The U.S. Department of Agriculture is taking public comments on the proposed rule to establish the National Bioengineered Food Disclosure Standard mandated by Congress in 2016 — a standard for GE food labeling.
The goal of the standard is to provide a uniform way to offer meaningful disclosure for consumers who want more information about foods produced using genetic engineering (GE or GMO) and to avoid a patchwork system of state or private labels that could be confusing for consumers.
According to The Center for Food Safety (CFS), public comments will be particularly important because the proposal presents a range of alternatives for public comments and makes few decisions, leaving considerable unknowns about its outcome.
For example, instead of requiring clear, on-package labeling in the form of text or a symbol, USDA proposes to allow manufacturers to instead choose to use QR codes, which are encoded images on a package that must be scanned and are intended to substitute for clear, on-package labeling.
Real-time access to the information behind a QR code image requires a smartphone and a reliable broadband connection, technologies often lacking in rural areas. As a result, this labeling option would discriminate against more than 100 million Americans who do not have access to this technology.
Last fall, CFS forced the public disclosure of USDA’s study on the efficacy of this labeling, which showed it would not provide adequate disclosure to millions of Americans. In the study, authors revealed: “Overall, 62 percent of study respondents did not voice challenges that might impact their access to information in a digital link. However, in direct observations of consumers who are interested in accessing the disclosure, researchers observed key technological challenges that prevented nearly all participants from obtaining the information through electronic or digital disclosure methods.”
“USDA should not allow QR codes,” said Andrew Kimbrell, executive director at Center for Food Safety. “USDA’s own study found that QR codes are inherently discriminatory against one-third of Americans who do not own smartphones, and even more so against rural, low income, and elderly populations or those without access to the internet. USDA should mandate on-package text or symbol labeling as the only fair and effective means of disclosure for GE foods.”
GE Food Labeling: A Rose By Any Other Name
When it comes to on-package text or symbols, USDA proposes to disallow the terms “genetic engineering or GMO,” and use only the term “bioengineered,” or “BE,” despite the fact that genetic engineering and GMO have been the terms used for 30-plus years by consumers, companies and regulators. Many food companies have long used the terms genetic engineered, GE, or GMO, and thousands of products are currently labeled as such (e.g., Non-GMO).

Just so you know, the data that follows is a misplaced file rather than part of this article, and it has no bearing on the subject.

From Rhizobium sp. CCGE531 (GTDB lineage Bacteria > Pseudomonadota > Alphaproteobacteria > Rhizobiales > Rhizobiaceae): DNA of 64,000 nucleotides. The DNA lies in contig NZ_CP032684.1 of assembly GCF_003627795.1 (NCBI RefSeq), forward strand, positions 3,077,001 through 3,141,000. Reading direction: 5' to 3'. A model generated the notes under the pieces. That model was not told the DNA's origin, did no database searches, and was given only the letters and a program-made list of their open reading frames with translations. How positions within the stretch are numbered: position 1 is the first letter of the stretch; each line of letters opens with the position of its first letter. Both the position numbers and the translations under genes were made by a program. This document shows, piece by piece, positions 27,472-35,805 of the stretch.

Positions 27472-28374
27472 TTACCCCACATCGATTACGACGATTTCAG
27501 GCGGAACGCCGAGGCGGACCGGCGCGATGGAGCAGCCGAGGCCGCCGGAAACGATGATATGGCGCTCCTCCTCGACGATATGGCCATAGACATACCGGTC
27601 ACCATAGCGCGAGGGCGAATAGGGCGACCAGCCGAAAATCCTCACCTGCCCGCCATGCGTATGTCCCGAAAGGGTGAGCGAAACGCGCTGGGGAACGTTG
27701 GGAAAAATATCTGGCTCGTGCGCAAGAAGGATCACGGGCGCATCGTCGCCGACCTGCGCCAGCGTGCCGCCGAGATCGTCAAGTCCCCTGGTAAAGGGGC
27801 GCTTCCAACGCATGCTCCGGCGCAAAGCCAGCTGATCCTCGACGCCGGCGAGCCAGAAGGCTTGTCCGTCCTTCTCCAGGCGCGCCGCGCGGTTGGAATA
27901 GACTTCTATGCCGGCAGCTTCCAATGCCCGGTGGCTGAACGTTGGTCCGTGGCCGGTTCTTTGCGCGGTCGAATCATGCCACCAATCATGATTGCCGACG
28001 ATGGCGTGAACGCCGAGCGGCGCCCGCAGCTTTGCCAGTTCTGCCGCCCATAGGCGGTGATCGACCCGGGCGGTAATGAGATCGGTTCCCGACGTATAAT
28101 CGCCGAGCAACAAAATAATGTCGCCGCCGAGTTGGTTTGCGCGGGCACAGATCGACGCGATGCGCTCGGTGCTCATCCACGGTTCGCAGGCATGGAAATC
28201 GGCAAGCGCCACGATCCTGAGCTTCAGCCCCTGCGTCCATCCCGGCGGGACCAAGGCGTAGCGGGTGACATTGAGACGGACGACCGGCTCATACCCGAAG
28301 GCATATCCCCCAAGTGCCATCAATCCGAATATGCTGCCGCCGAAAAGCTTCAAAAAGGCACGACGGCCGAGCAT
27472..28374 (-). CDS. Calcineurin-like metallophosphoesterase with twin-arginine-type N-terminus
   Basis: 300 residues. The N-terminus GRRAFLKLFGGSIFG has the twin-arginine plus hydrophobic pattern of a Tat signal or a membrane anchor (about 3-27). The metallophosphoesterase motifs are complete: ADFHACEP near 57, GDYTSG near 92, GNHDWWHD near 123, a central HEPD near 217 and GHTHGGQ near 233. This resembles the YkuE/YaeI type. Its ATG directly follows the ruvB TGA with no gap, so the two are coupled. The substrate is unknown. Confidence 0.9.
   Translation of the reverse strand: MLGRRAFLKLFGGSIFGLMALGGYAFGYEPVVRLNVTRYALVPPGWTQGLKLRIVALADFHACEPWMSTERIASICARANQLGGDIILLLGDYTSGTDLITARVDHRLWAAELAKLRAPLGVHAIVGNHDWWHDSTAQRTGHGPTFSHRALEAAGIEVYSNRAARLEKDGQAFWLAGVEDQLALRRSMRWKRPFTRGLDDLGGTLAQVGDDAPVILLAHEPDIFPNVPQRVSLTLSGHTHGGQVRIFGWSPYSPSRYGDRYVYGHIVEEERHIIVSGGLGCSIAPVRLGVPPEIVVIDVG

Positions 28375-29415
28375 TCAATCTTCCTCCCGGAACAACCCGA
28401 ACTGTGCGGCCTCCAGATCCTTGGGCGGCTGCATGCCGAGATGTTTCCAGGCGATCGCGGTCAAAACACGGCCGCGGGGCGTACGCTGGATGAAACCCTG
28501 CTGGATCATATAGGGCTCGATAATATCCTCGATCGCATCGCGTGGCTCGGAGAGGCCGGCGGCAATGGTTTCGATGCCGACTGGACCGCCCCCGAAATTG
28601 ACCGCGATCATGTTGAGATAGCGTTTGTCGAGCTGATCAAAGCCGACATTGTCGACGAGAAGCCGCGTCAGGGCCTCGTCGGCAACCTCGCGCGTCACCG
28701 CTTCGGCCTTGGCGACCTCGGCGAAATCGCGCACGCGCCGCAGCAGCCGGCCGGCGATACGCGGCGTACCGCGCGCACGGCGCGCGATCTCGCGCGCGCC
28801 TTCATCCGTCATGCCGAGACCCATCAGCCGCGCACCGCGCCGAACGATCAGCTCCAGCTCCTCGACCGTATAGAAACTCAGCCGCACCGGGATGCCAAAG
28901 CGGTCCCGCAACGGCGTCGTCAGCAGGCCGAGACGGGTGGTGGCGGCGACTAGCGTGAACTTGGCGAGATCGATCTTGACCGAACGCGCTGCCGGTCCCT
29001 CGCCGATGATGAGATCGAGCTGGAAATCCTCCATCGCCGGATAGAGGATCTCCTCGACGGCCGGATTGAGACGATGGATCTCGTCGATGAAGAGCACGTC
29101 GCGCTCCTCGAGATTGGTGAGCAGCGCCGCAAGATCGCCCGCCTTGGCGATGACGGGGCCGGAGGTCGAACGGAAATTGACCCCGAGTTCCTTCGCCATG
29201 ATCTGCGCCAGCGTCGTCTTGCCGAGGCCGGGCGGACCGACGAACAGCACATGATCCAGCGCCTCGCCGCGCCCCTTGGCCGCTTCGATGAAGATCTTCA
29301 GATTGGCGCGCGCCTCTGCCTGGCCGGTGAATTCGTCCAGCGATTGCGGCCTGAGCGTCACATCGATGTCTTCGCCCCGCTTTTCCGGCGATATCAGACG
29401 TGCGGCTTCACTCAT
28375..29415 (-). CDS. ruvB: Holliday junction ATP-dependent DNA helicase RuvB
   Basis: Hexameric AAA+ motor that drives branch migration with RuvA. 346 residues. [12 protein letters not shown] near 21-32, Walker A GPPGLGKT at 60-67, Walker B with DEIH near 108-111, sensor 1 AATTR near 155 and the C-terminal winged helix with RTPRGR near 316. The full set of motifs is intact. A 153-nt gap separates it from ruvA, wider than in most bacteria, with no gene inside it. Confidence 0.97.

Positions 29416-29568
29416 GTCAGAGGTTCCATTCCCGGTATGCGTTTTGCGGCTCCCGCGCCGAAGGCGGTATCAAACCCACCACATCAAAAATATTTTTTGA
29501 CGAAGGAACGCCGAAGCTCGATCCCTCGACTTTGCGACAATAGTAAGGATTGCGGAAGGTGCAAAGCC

“USDA’s exclusion of the well-established terms, GE and GMO, as options will confuse and mislead consumers, and the agency must instead allow the use of those terms,” said Kimbrell.
CFS says another big question left unanswered by the proposal is whether or not “highly refined,” GE foods will be covered, such as cooking oils, candies, or sodas that have ingredients derived from GE crops, but are in processed form such that in the final product, the GE content may or may not be detectable.
USDA is taking comments on whether or not to include these products, with two differing alternatives including or excluding them. The proposal also seeks comments on how to deal with newer forms of genetic engineering — which often go by different names such as synthetic biology, gene-editing, or CRISPR — and whether or not to include foods produced through them.
“Excluding highly processed GE foods would mean that consumers would be wrongly left in the dark about thousands of GE products,” said CFS’ Science Policy Analyst Bill Freese. “These products, as well as those from newer forms of genetic engineering, must be subject to mandatory labeling if this rule is to be meaningful.”
Other major issues on which USDA is taking comment are what threshold to use for GE content, the timing of compliance, enforcement and record-keeping requirements.
GE Food Labeling: Have Your Say
The proposed rule is open for comment for 60 days. Due to the Congressionally mandated timeline for this rulemaking, the comment period will not be extended, so it is important that anyone interested file comments in a timely manner.
“This rulemaking presents several possible ways to determine what foods will be covered by the final rule and what the disclosure will include and look like,” said Agriculture Secretary Sonny Perdue. “We are looking for public input on a number of these key decisions before a final rule is issued later this year.”
Comments can be submitted online through the Federal eRulemaking portal.
Comments can also be filed with the Docket Clerk, 1400 Independence Ave., SW, Room 4543-South, Washington, DC 20250; Fax: 202-690-0338.
The deadline for comments is July 3, 2018.
The National Bioengineered Food Disclosure Standard Law was enacted by Congress on July 29, 2016. The proposed rule previewed in the May 3, Federal Register.